Tips to Avoid Pain During the Holidays
To most of us the holiday season is all about tradition, fun, and family, but if we're not careful, the holidays can also be a pain in the neck—literally—says the American Physical Therapy Association (APTA). Typical holiday activities, such as shopping "till you drop," lifting heavy boxes and presents, and countless hours of cooking and baking, can cause muscles to work harder than usual, many times resulting in neck, shoulder, and back pain.
This holiday season APTA recommends taking precautions—from distributing the weight of shopping bags equally on both sides of your body to lifting boxes carefully—in order to keeps aches and injuries at bay.
"The added demands of the holidays stresses the body, which may increase the risk of injuries related to the extra activities," says APTA spokesperson and physical therapist E. Anne Reicherter, PT, DPT, PhD. "Using proper body mechanics can help prevent muscle and joint discomfort this holiday season."
Test an object's weight before attempting to lift heavy packages or luggage. Try pushing it with your foot. If it seems too heavy then take smaller loads, which are less likely to strain your back and are easier on arm and shoulder muscles.
Keep the load close to your body when lifting.
Ask for help or use an assistive device to lift heavy objects.
Seek help from a physical therapist if your back pain lasts more than a few days or gets worse.
Shopping Without Dropping
Distribute the weight of shopping bags equally on both sides of your body.
Consider carrying a small backpack rather than a heavy purse.
Wear comfortable shoes; carrying packages while wearing high heels on hard surfaces can contribute to foot and ankle injuries.
Don't carry overstuffed shopping bags for extended periods.
Consider using a shopping cart or getting help to carry packages to your car.
Make frequent trips to the car to drop off purchases.
Avoid prime shopping times to decrease wait times that can increase or exceed standing/walking time tolerances.
Plan your shopping trip ahead of time. Having a set list of gifts you intend to buy will help you plan for extra help, if needed, to carry purchases.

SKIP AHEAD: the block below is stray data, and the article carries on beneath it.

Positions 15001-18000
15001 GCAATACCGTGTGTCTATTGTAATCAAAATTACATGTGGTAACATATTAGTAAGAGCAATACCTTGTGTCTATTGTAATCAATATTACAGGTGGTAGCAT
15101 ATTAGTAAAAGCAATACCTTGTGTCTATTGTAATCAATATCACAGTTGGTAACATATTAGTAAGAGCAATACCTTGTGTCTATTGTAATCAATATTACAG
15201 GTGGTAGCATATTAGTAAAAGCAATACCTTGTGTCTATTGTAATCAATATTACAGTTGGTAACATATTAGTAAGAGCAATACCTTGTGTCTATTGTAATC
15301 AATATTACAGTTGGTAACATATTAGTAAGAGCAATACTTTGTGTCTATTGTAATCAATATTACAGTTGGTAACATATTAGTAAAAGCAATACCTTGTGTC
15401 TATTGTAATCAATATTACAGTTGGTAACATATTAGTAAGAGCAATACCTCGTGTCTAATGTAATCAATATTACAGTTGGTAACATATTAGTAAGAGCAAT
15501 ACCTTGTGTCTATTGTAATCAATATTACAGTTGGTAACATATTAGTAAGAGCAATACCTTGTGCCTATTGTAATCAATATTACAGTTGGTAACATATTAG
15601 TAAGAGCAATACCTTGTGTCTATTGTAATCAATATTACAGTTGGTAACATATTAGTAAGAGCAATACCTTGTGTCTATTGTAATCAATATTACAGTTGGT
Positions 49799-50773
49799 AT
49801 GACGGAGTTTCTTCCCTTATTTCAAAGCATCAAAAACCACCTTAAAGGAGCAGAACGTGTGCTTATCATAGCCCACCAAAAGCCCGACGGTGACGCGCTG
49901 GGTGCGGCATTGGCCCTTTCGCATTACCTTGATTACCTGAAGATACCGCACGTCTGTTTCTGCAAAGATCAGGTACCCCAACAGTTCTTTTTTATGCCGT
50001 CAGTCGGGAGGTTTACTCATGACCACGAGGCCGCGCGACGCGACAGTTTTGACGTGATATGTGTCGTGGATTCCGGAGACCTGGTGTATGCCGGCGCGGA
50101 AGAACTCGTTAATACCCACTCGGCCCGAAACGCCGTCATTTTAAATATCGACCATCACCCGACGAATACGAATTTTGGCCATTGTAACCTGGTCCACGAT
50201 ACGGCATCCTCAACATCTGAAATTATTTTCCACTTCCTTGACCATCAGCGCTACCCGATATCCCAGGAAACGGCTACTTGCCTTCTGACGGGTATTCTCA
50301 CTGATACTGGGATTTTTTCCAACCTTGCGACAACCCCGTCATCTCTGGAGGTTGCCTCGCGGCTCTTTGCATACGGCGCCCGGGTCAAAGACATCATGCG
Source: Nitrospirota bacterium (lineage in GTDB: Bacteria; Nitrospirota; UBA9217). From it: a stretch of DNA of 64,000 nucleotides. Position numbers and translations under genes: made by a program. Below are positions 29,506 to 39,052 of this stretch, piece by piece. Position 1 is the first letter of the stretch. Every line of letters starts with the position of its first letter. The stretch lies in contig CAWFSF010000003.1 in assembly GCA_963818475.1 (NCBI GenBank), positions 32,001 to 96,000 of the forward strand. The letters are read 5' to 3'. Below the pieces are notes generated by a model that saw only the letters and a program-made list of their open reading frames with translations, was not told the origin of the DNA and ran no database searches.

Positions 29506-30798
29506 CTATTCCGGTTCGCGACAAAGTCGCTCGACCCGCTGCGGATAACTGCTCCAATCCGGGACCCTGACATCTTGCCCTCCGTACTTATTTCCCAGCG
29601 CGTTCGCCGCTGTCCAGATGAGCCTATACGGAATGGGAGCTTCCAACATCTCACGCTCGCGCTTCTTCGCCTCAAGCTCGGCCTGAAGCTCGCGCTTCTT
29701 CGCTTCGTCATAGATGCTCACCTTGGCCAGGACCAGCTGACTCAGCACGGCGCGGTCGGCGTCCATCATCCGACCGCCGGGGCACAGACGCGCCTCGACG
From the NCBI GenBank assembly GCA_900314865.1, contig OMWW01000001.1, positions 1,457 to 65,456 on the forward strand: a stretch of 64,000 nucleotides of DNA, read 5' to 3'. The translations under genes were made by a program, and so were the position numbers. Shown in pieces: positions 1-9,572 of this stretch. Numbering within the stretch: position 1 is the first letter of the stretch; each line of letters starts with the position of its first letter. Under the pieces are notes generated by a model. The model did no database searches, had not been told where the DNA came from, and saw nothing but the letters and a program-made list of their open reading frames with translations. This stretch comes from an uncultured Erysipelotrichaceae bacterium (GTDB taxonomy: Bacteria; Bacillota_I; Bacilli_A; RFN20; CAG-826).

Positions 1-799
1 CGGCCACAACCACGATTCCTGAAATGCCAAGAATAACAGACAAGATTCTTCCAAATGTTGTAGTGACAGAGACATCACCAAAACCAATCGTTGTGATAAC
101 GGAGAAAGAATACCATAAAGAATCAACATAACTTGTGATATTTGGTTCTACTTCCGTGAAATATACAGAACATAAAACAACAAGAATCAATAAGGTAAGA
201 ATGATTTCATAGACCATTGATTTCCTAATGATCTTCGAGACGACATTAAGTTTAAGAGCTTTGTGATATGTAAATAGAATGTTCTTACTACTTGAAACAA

Choose a work surface that is approximately at the level of your forearms when your elbows are bent at a right angle (90 degrees) or at elbow height. Shoulders and upper back will be in better position and this will decrease the risk of upper back, neck, and shoulder strain.
Work on a padded surface. If you have tile, vinyl, or wood flooring, for cushioning consider purchasing an inexpensive area rug that has grippers on the back to keep the rug from moving and you from slipping or tripping. Standing long periods on a hard surface can lead to muscle fatigue and back ache.
Use good lifting mechanics when retrieving small kitchen appliances from lower shelves or drawers. Kneel down if necessary and keep the object close to your body.
Be careful when bending to take items in and out of a conventional floor-model stove.
Frequently perform gentle movement exercises to keep the muscles in your neck and shoulders loose.
A full list of tips on ways to prevent holiday-induced neck, shoulder, and back injuries, including some photos demonstrating proper lifting and carrying techniques can be found in the "consumer tips" section of APTA's consumer Web site, www.moveforwardpt.com.
Physical therapists are highly-educated, licensed health care professionals who can help patients reduce pain and improve or restore mobility - in many cases without expensive surgery or the side effects of prescription medications. APTA represents approximately 76,000 physical therapists, physical therapist assistants, and students of physical therapy nationwide. Its purpose is to improve the health and quality of life of individuals through the advancement of physical therapist practice, education, and research.In most states, patients can make an appointment directly with a physical therapist, without a physician referral.